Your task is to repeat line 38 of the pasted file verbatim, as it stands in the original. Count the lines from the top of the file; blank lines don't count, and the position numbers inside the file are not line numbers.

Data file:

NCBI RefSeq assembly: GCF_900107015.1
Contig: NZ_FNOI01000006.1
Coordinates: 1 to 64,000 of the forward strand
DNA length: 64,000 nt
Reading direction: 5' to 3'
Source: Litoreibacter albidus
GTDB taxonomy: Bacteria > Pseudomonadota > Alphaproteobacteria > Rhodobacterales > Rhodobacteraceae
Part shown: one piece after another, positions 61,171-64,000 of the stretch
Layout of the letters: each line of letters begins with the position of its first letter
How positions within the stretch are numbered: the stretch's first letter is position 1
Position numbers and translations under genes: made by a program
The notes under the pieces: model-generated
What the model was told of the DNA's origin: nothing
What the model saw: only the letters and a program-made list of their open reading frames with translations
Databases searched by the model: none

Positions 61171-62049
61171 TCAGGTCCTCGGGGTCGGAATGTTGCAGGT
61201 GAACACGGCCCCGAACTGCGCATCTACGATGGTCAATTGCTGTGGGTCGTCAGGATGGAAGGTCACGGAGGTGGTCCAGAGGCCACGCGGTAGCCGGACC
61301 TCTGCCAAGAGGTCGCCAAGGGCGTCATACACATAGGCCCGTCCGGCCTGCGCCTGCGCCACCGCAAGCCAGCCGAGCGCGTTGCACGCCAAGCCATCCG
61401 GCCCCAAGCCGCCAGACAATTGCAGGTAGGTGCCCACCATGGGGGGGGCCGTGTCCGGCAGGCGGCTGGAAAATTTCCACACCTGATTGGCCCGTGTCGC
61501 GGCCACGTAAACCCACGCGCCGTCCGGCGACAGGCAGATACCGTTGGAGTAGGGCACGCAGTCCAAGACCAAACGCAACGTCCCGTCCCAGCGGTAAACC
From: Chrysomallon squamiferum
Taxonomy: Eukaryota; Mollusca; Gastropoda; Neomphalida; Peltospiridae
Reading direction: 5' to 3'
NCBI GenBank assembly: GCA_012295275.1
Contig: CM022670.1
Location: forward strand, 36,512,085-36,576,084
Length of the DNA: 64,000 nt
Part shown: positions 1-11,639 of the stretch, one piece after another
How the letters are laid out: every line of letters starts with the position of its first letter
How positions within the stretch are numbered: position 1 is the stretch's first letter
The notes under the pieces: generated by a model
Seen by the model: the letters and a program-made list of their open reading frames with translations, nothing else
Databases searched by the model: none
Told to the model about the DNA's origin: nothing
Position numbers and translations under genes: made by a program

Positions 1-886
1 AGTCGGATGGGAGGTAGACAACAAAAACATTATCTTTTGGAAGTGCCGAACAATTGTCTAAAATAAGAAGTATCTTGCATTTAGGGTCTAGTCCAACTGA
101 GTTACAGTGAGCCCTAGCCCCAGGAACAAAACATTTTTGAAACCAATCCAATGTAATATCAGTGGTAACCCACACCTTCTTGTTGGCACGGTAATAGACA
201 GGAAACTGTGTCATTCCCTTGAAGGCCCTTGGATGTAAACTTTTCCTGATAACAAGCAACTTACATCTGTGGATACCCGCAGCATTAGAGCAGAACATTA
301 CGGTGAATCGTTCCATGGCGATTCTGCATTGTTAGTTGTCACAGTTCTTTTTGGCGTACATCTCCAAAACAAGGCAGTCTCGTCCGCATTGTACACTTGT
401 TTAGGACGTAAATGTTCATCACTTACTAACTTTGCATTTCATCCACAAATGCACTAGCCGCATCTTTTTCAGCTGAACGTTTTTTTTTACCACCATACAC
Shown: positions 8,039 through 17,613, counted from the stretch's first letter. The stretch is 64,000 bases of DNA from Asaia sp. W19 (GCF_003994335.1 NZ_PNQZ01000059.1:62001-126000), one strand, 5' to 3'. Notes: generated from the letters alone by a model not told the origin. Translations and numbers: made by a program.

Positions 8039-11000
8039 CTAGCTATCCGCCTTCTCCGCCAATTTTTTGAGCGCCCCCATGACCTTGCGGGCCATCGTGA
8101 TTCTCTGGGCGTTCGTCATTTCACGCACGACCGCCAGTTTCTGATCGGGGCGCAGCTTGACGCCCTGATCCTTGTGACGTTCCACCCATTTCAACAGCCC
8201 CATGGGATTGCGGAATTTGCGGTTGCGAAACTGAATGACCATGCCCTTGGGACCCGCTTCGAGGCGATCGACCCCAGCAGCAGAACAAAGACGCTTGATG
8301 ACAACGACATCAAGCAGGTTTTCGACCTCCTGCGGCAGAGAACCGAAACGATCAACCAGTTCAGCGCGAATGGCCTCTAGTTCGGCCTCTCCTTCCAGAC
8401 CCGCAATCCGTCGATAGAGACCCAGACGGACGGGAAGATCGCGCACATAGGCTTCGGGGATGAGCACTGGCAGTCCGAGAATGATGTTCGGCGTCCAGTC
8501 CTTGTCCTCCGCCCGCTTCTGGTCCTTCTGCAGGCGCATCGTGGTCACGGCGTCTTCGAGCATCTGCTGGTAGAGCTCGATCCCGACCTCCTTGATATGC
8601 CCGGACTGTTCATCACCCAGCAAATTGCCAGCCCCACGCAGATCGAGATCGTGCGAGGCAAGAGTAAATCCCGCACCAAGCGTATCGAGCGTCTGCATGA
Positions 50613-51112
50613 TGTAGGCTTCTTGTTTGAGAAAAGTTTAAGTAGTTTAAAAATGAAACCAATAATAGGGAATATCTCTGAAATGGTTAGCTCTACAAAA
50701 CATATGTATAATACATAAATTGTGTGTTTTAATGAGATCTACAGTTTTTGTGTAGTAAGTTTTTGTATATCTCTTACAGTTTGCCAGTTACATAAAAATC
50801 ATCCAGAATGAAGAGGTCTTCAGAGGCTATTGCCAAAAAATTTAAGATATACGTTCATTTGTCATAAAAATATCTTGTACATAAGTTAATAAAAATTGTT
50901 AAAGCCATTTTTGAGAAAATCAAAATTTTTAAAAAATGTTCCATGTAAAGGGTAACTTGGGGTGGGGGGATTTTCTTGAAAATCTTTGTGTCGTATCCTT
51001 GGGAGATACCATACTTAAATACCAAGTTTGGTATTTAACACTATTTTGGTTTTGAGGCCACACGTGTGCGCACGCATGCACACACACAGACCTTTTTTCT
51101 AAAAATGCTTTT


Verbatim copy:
1 AGTCGGATGGGAGGTAGACAACAAAAACATTATCTTTTGGAAGTGCCGAACAATTGTCTAAAATAAGAAGTATCTTGCATTTAGGGTCTAGTCCAACTGA